Festival No.6 may be a trek from the south east, a whopping five hour drive from Cardiff and a tricky route even from Manchester, but my goodness is this quickly-growing alternative summer escapade worth the pilgrimage. Hosted in and around filmset-cum-village Portmeirion, famed for its elaborate and colourful take on Italian resorts, the festival delivers magic by day and night.
Sir Clough Williams-Ellis’ Portmeirion village has a sense of the Truman Show about it. You feel like you’re wandering through a barmy stage adaptation of Mikhail Bulgakov’s Master and Margarita – with a whole host of magical creatures emerging from every corner. Portmeirion’s iconic status achieved as the setting of cult ’60s series The Prisoner, No.6 relates to the central character played by Patrick McGoohan, and the whole sense of oddness only serves to heighten the surrealism this festival carries along with it. Now in its third year, the serenity of the region and the creativity injected is second to none. From carnival parades to light shows of illuminated folklore creatures, Festival No.6 is a playground for all tastes, sensibilities and ages.
Throughout three days we take in French producer/DJ Laurent Garnier and Andrew Weatherall going back to back with Ewan Pearson in the jam packed Clough Stage; we spend Saturday exploring The Gwyllt Woods where daytime raving works in harmony with whittling and clog-making workshops; human beat boxer Shlomo wows The Central Plaza stage with his improvised beats and crowd participation, and DJ’s spinning records from The Stone Boat compliment tropical vistas across the estuary.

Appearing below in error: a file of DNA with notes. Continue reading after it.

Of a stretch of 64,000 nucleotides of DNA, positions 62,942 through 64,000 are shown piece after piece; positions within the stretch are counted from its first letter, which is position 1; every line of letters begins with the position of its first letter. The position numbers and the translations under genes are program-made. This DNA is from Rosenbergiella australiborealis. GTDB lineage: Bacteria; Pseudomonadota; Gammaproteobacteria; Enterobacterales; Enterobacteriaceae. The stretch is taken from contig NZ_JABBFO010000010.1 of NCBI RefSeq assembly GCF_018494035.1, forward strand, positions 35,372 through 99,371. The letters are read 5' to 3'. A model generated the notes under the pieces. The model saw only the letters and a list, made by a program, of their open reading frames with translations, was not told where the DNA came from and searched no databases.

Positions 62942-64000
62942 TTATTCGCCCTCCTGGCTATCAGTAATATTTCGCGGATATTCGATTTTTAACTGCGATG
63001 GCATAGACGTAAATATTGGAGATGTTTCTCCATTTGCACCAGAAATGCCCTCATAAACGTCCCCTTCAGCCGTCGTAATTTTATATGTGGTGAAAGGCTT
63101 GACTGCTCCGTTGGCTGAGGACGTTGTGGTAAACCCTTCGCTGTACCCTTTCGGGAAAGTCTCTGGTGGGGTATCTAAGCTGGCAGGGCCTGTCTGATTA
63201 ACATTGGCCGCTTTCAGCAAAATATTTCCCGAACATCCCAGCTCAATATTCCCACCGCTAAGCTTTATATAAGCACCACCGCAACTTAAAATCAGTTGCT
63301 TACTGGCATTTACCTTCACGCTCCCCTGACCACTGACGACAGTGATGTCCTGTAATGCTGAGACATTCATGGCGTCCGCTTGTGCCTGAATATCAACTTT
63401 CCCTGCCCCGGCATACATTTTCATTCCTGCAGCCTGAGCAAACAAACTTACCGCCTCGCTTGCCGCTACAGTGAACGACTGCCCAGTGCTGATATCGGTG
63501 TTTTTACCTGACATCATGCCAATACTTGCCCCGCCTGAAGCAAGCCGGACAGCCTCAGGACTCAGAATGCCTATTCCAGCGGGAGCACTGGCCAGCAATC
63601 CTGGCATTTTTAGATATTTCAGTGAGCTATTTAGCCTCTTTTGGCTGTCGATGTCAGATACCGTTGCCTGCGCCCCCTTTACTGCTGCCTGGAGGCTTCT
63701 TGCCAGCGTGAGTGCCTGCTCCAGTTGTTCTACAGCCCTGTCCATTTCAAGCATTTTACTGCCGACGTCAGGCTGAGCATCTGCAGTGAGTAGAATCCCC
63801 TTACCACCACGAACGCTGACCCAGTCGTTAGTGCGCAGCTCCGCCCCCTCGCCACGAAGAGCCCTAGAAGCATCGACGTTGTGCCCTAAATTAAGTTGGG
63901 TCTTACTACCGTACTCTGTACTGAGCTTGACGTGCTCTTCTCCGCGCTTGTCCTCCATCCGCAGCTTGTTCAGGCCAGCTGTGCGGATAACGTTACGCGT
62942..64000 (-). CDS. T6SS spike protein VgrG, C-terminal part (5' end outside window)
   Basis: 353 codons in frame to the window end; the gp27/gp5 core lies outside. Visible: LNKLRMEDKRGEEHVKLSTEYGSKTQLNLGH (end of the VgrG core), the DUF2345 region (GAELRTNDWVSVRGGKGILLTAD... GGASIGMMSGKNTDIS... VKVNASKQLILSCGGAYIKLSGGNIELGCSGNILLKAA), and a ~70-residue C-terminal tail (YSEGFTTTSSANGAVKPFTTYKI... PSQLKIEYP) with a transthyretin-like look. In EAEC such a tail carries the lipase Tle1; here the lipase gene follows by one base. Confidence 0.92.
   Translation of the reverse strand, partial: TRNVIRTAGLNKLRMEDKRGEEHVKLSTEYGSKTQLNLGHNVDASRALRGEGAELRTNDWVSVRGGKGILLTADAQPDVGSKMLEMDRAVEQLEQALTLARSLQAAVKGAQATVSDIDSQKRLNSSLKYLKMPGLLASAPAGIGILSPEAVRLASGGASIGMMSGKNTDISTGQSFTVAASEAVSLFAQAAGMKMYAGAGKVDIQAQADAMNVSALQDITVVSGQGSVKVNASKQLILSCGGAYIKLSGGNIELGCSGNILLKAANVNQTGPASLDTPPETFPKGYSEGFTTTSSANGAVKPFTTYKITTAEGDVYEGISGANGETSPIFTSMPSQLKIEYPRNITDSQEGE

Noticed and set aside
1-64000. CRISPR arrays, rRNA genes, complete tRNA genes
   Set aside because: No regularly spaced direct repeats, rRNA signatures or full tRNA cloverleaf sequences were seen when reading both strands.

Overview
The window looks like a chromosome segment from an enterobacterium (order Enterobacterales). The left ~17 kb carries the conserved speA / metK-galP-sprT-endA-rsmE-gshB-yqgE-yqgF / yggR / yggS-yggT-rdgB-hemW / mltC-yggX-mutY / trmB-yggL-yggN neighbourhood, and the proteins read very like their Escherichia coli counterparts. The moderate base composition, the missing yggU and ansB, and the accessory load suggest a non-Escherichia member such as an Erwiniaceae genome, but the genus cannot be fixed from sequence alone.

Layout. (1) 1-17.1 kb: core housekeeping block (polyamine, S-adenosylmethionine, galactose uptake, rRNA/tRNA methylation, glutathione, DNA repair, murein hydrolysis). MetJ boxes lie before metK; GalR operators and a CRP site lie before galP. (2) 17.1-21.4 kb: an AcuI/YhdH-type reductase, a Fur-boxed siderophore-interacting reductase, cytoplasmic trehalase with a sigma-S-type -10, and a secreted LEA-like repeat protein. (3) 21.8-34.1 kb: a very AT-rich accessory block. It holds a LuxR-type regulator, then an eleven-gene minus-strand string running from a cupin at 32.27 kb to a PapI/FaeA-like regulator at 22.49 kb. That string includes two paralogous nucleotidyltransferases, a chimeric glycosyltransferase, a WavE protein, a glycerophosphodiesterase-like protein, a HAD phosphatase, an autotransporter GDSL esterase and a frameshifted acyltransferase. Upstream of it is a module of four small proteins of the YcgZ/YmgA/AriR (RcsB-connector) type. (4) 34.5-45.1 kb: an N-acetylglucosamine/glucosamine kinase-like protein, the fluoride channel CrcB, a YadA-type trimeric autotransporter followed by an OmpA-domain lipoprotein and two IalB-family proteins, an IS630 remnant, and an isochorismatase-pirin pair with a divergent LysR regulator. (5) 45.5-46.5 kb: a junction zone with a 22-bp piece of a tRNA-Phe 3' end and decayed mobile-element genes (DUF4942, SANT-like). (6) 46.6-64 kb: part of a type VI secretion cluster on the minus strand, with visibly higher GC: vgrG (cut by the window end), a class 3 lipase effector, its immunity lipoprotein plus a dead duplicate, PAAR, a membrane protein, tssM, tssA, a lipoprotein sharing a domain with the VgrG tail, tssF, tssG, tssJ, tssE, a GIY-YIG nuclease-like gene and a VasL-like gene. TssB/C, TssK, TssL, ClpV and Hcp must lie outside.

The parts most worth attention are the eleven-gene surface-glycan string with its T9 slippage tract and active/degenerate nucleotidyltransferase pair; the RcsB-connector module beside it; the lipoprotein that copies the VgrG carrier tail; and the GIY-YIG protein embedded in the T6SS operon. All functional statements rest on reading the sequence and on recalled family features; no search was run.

Gareth Cooper, the festival’s organiser explains: “We’re especially proud this year to have broadened the cultural offering for fans, something which is at the heart of what the festival is all about. As the festival continues to evolve, moving onto its fourth outing next year, we will very much be curating a line-up for 2015 with this in mind.” In true Festival No.6 style, the cultural asides are what stamp unique on its offering: comedy, poetry readings and a whole host of live interviews add depth to the standard party vibes you expect at a field-based festival.
A small selection of food offerings included Fundi Pizza and the brilliant Patty Smith’s burgers – but after three days of queuing we had to take a seat. For a bit (lot) of a treat, we sat for Dinner At Clough’s. Acclaimed chef Aiden Byrne was on hand to create a waterside feast along the River Dwyryd estuary, where the Longhorn Beef platter was caveman in its presentation and generosity. More than pleased with ourselves we waddle back to the main stage to catch The Pet Shop Boys and their spectacular light show.
Joining the ‘Boys on the line up’s big guns are Beck, Jon Hopkins, Todd Terje, London Grammar and Bonobo. But for us, it was The Brythoniaid Male Voice Choir that stole the show with their version of New Order’s Blue Monday – we well up with a baffling stewpot of intoxication brought on by guest ales, Spanish beer and bona fide magic.
This year’s Festival No.6 was a wonder, a magical mix of music, art, literature and food in a setting that is visually addictive in tranquility. It manages to capture a fine balance of getting wrecked and getting cultured. If a gathering better captures the eccentricity of this land, we demand to see it. A surreal wonder.